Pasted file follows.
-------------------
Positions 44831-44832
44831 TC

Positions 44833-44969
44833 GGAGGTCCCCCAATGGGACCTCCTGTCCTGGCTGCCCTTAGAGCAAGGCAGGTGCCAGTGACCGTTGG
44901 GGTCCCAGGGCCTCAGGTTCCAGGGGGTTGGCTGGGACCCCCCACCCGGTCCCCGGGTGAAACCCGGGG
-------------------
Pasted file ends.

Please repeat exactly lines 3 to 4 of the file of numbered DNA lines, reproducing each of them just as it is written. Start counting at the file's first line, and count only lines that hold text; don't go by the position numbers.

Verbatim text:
Positions 44833-44969
44833 GGAGGTCCCCCAATGGGACCTCCTGTCCTGGCTGCCCTTAGAGCAAGGCAGGTGCCAGTGACCGTTGG